“Am I crazy?” she asked. “I feel like I am sometimes.”
“Maybe,” he said, rubbing her forehead. “But don’t worry about it. You need to be a little bit crazy. Crazy is the price you pay for having an imagination. It’s your superpower. Tapping into the dream. It’s a good thing not a bad thing.” – Excerpt from A Tale for the Time Being by Ruth Ozeki
“Democracy is a wonderful thing, Mr Burnham,’ he said wistfully. ‘It is a marvellous tamasha that keeps the common people busy so that men like ourselves can take care of all matters of importance. I hope one day India will also be able to enjoy these advantages – and China too, of course.” – Excerpt from River of Smoke by Amitav Ghosh.
River of Smoke is the second book of the Ibis trilogy. Like the first book, Sea of Poppies, it is set in early 19th century, against the backdrop of the opium trade between India and China, and explores the lives of various characters involved in the trade. Continue reading
“Isolation offered its own form of companionship: the reliable silence of her rooms, the steadfast tranquility of the evenings. The promise that she would find things where she put them, that there would be no interruption, no surprise. It greeted her at the end of each day and lay still with her at night.” – Excerpt from The Lowland by Jhumpa Lahiri
The Lowland is the second novel by the famed Indian American author Jhumpa Lahiri. Continue reading
The Discovery of India by Jawaharlal Nehru
There is no better book to understand the history of India. Right from the Indus valley civilization through the various phases of its history, it is truly a journey to discover India. Written by Jahawarlal Nehru, the first Prime Minister of India, when he was imprisoned during India’s freedom struggle, this book was an effort by the leader to understand and chronicle the rich past of his country. Continue reading
I read this line. I re-read this line. I took a pause and inhaled. I read it again. This is one of the most powerful opening lines in recent times. And then I realized, this isn’t going to be an ordinary book. It is a piece of art, the kind of book which remains with you forever. It cannot be treated like an ordinary book. It has to be given the respect and reverence a masterpiece deserves. You have to read it slowly and attentively, savoring each and every sentence, some times re-reading portions to admire the elegant, poetic and beautiful writing. Continue reading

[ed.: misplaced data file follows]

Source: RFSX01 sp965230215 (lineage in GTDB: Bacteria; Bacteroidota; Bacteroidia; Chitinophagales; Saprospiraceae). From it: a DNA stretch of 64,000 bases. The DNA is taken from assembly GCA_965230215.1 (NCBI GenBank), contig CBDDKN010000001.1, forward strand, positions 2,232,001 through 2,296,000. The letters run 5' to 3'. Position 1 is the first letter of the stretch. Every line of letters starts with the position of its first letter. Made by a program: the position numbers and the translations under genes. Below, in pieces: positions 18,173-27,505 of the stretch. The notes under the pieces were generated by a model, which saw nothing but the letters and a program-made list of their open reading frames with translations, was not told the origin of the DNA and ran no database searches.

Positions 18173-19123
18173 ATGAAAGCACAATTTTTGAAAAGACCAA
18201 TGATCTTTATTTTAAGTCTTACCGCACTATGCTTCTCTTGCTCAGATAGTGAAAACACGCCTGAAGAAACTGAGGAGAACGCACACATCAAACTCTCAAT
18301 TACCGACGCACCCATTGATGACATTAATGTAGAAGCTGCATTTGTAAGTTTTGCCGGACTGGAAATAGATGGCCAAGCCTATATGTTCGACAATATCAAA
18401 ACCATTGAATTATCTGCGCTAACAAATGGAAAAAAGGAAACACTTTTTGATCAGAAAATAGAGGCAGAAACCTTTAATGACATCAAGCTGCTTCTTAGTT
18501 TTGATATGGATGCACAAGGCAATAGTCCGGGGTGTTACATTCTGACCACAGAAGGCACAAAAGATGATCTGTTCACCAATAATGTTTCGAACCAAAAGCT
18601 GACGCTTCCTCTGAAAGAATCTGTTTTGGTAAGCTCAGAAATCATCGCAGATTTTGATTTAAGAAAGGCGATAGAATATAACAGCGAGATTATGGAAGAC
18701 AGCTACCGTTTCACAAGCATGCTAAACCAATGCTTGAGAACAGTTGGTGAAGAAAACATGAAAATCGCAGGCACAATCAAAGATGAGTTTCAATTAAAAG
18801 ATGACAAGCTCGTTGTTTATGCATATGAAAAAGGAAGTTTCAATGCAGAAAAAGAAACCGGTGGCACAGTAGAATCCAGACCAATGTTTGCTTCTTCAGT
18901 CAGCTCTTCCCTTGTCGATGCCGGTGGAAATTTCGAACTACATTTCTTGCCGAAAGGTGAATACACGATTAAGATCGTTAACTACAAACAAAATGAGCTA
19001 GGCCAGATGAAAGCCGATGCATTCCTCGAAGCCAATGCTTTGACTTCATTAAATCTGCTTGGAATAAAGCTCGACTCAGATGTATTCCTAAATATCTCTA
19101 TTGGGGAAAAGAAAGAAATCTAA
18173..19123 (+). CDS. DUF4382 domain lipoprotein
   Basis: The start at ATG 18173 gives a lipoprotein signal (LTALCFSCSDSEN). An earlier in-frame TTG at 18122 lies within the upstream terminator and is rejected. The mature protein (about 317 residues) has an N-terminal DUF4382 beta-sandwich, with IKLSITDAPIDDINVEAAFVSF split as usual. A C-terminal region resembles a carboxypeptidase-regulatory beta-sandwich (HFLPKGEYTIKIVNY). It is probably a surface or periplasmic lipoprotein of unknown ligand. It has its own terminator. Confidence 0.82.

Trail of the Chupacabra by Stephen Randel is the story of Avery, an eccentric and quirky geek/explorer, who enters Mexico in search of the mythical animal – Chupacabra. His companions in this adventure are Zippy, a burnt out hippy and a crazy private militia (called as “Southwest Texas Revolutionary Armed Confederate Border Operations Militia STRAC-BOM”; headed by General x-Ray). It is about how they get entangled in the rivalry between the feared drug lord Padre, his enemy Barquero and the Mexican army, and how they eventually come out of it.
This is a very unconventionally written book, where the narrator is a fox who has recently learned human language and his story telling is characterized by improper grammar and abundant typos. Fox 8 is a story about a fox who gets exposed to humans and learns their language by listening to stories told by human mothers to their kids. Continue reading
“And where money-making is concerned, nothing compresses the time frame needed to leap from my-shit-just-sits-there-until-it-rains poverty to which-of-my-toilets-shall-I-use affluence like an apprenticeship with who already has the angles all figured out.” – Excerpt from How to get Filthy Rich in Rising Asia by Mohsin Hamid.
Some of my best and most memorable cinematic experiences in life involve movies based on novels/books. Be it the Lord of the Rings series, the Harry Potter series, Life of Pi, Pursuit of Happyness, Hunger Games, A beautiful Mind, and above all The Godfather – the list of such awesome movies is endless. There are few things in life which can match the joy one gets by seeing one’s favorite novel adapted into a good movie. It is always exciting to compare the way you visually imagined the book with the way the director of the movie has done, put faces to the characters, see which portions of the book were dropped and what new elements (sub-plots, characters) were added. Watching Ang Lee’s Life of Pi was one of the happiest things I did last year. Continue reading